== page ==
14. MacRitchie, F. (1999). Wheat proteins: characterization and role in flour functionality. Cereal Foods World. 44: 188–193.
  15. Mefleh, M., Conte, P., Fadda, C., Giunta, F. and Motzo, R. (2019). From seed to bread: variation in quality in a set of old durum wheat cultivars. Journal of the Science of Food and Agriculture. Online first
  16. Nevo, E. and Payne, P.I. (1987) Wheat storage proteins: diversity of HMW glutenin subunits in wild emmer from Israel. Theoretical and Applied Genetics. 74(6): 827-836.
  17. Nizar, M.A. (2002). Gliadins polymorphism and cluster analyses of Syrian grown durum wheat. Plant Breeding and Seed Science. 46: 45-56.
  18. Noma, S., Hayakawa, K., Abe, C., Suzuki, S. and Kawaura, K. (2019). Contribution of á-gliadin alleles to the extensibility of flour dough in Japanese wheat cultivars. Journal of Cereal Science. 86:15-21.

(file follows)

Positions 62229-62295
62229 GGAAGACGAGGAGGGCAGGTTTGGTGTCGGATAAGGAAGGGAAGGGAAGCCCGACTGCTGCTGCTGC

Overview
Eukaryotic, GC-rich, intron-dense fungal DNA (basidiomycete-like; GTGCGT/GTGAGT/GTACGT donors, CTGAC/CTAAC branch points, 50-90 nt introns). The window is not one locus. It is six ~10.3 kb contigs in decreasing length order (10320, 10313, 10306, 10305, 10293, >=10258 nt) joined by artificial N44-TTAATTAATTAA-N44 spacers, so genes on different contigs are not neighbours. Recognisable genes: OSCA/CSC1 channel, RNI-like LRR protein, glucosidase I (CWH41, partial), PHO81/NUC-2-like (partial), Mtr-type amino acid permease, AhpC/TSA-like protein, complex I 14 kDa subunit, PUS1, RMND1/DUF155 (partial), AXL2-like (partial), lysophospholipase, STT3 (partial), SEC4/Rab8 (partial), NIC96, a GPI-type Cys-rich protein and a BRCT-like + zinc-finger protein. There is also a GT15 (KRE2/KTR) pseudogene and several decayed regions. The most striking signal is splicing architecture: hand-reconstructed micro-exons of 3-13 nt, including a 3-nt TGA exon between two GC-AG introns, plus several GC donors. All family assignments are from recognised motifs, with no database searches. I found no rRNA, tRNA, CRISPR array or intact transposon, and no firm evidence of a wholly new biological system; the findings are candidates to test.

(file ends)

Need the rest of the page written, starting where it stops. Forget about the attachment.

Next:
19. Osborne, T.B. (1907). The proteins of the wheat kernel (No. 84). Washington, DC: Carnegie Inst. Washington Publications.
  20. Payne, P.I. and Lawrence, G.J. (1983). Catalogue of alleles for the complex gene loci Glu-A1, Glu-B1 and Glu-D1 which code for high molecular weight subunits of glutenin in hexaploid wheat. Cereal Research Communications. 11: 29-35.
  21. Shewry P.R. (2009). Wheat. Journal of Experimental Botany. 60(6): 1537-1553.
  22. Shewry, P.R. (2019). What is gluten-why is it special? Frontiers in Nutrition. 6: 101.
  23. Shewry, P.R., Halford, N.G. and Tatham, A.S. (1992). The high molecular weight subunits of wheat glutenin. Journal of Cereal Science. 15: 105-120.
  24. Teng, X.Y., Tao L.X. and Sun, L.X. (1988). Identification of wheat proteins by electrophoresis. Acta Agronomica Sinica. 14: 322-328.
  25. Uthayakumaran, S., Gras, P.W., Stoddard, F.L. and Bekes, F. (1999). Effect of varying protein content and glutenin-to-gliadin ratio on the functional properties of wheat dough. Cereal Chemistry. 76: 389-394.
  26. Waines, J.G. and Payne, P.I. (1987). Electrophoretic analysis of the high-molecular-weight glutenin subunits of Triticum monococcum, T. urartu and the A genome of bread wheat (T. aestivum). Theoretical and Applied Genetics. 74(1): 71-76.

Global Footprints